Five Ways to Use Klyde Warren Park

Categories: Outside

Photos by Matthew Lawson
Until recently, something was missing from the downtown experience -- a central link that would make the Arts District a true district, somewhere the public could go for lunch or a stroll in uninterrupted peace. Between St. Paul Street and Pearl on the doorstep of the DMA now sits Klyde Warren Park, a park that embraces the trunks of nearby skyscrapers and the river of freeway beneath it, and somehow, against all metropolitan odds, delivers grassy silence.

After floating there during its opening weekend, we came up with these five options for making use of the park, in case you're still looking for a way to break it in:

1. Jog it. A romp around the perimeter of the park is a half-mile. The path is well defined, safely lit by lamp, and it meanders through a few different gardens, making for a unique trail that offers nature and skyscraper.

2. Have a picnic on the main lawn. The park is just over five acres and beautifully maintained. You can choose to gaze into oncoming traffic that runs beneath the park, or at the architecture of the new surrounding buildings; Klyde Warren gives the everyday park-goer a chance to get up close to buildings downtown without threat of getting your heel chopped off by a taxi cab.

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3. Bring the family. The park has space enough for a Bocce ball game, football toss, or even a badminton game. If you have over caffeinated your child, put them on the jungle gym on site and let them exhaust their energy outside rather than in front of the Xbox.

4. Take a pet. Living downtown with a pet can be tough for owners who need a spot for their furry friend to find "relief." Not anymore. For dogs, there is an established rest area that offers owners bags for dog dung and trash cans for disposal. The area is enclosed by fence so if your dog is polite enough you can let them off the leash and have a game of fetch.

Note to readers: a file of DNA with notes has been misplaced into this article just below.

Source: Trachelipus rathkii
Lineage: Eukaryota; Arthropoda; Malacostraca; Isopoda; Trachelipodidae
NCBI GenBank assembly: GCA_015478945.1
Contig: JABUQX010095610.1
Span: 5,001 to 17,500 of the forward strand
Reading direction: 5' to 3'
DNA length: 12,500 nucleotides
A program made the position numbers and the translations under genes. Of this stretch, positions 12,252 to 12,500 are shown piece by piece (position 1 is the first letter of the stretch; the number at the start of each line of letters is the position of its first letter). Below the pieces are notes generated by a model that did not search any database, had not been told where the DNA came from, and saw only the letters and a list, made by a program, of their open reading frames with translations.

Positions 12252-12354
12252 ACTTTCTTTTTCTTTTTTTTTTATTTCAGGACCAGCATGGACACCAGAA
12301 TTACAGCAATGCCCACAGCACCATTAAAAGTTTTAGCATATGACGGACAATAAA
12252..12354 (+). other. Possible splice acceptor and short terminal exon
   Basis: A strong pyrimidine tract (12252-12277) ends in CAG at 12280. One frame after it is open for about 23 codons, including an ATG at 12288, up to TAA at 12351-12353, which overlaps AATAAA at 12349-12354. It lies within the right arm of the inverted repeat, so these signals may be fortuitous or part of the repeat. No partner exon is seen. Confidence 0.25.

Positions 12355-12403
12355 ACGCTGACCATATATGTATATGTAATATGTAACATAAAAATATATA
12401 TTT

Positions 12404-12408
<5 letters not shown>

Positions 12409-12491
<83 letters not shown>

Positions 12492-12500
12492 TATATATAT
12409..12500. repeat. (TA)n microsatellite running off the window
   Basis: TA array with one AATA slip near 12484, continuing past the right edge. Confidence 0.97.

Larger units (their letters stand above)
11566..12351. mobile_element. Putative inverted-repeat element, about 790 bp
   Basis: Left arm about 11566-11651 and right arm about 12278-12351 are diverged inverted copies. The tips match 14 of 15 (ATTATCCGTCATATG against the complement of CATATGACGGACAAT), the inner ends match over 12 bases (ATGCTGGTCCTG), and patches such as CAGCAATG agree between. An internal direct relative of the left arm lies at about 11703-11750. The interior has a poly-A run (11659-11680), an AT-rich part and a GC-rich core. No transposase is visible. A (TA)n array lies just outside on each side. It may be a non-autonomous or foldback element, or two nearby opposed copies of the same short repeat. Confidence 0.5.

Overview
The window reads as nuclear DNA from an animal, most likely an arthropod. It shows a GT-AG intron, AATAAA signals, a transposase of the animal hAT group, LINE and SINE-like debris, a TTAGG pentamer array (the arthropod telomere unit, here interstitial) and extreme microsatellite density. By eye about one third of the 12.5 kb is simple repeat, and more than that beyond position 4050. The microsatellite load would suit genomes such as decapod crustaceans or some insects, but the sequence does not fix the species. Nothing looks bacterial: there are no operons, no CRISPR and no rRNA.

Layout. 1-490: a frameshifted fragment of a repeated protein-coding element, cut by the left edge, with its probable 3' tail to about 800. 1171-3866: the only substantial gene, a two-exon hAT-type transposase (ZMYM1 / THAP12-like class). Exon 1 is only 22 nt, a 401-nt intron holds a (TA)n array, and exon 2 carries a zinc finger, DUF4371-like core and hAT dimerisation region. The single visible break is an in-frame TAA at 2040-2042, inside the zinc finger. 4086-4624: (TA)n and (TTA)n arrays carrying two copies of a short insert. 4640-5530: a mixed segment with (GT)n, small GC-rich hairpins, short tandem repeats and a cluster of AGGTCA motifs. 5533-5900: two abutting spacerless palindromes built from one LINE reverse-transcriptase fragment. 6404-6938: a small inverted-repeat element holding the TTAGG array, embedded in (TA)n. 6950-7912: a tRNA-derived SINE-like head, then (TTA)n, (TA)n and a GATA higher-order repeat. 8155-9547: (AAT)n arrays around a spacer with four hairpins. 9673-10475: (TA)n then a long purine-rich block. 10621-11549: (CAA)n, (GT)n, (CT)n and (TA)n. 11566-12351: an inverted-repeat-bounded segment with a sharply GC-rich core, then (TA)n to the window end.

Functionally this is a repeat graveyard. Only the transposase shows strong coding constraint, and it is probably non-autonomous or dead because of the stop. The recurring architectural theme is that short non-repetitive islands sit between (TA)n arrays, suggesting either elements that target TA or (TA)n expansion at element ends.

5. Take a break. For those seeking a light stroll, or an afternoon of peace, there are plenty of benches located all through the park that are perfect for letting the world slow down around you. The park, you may have heard, sits atop Woodall Rogers, but the highway sounds disappear when you're at the park. It's perfectly quiet.

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A park without parking says "we don't want you here unless you live or work nearby."


Exactly, why is there a street running through the middle of the park?? It makes zero sense at all, typical Dallas though...we really do want to make downtown pedestrain friendly, but not at the expense of cars


I really love the park so far. But there are a few areas that I'm scratching my head over.


Lack of trees. I realize the trees that are there are not mature and it's nearing winter. But from April-Oct even in 70-80 degree weather, with the sun out, it can be warm directly in the sun. It seems the trees are located either on jogging trails or pathways. Not a single tree simply on grass to sit under. The huge swath of grass on the St. Paul side, how necessary is it? For a football game or a soccer game? I'd rather see trees littering that space. I'd much rather see a cool, dense forest-like canopy than a field, next to another field. This is where Main Street Garden fails as well. Interaction with trees are near-zero. Shade is near zero. And the shade, chairs, benches that are under tress are on pavement.


Can they just close off Olive Street? That's an accident waiting to happen. The separation of the two parts of the park, I think become magnified.


I'd like to see red light cameras all along the Woodall service road as well as DPD patrol gunning speeders constantly over the next few months and then again next spring and summer. Already, I've seen a handful of red light runners and cars screaming down the service road and on Pearl.


 @markzero or unless you know how to use a parking garage or public transit...

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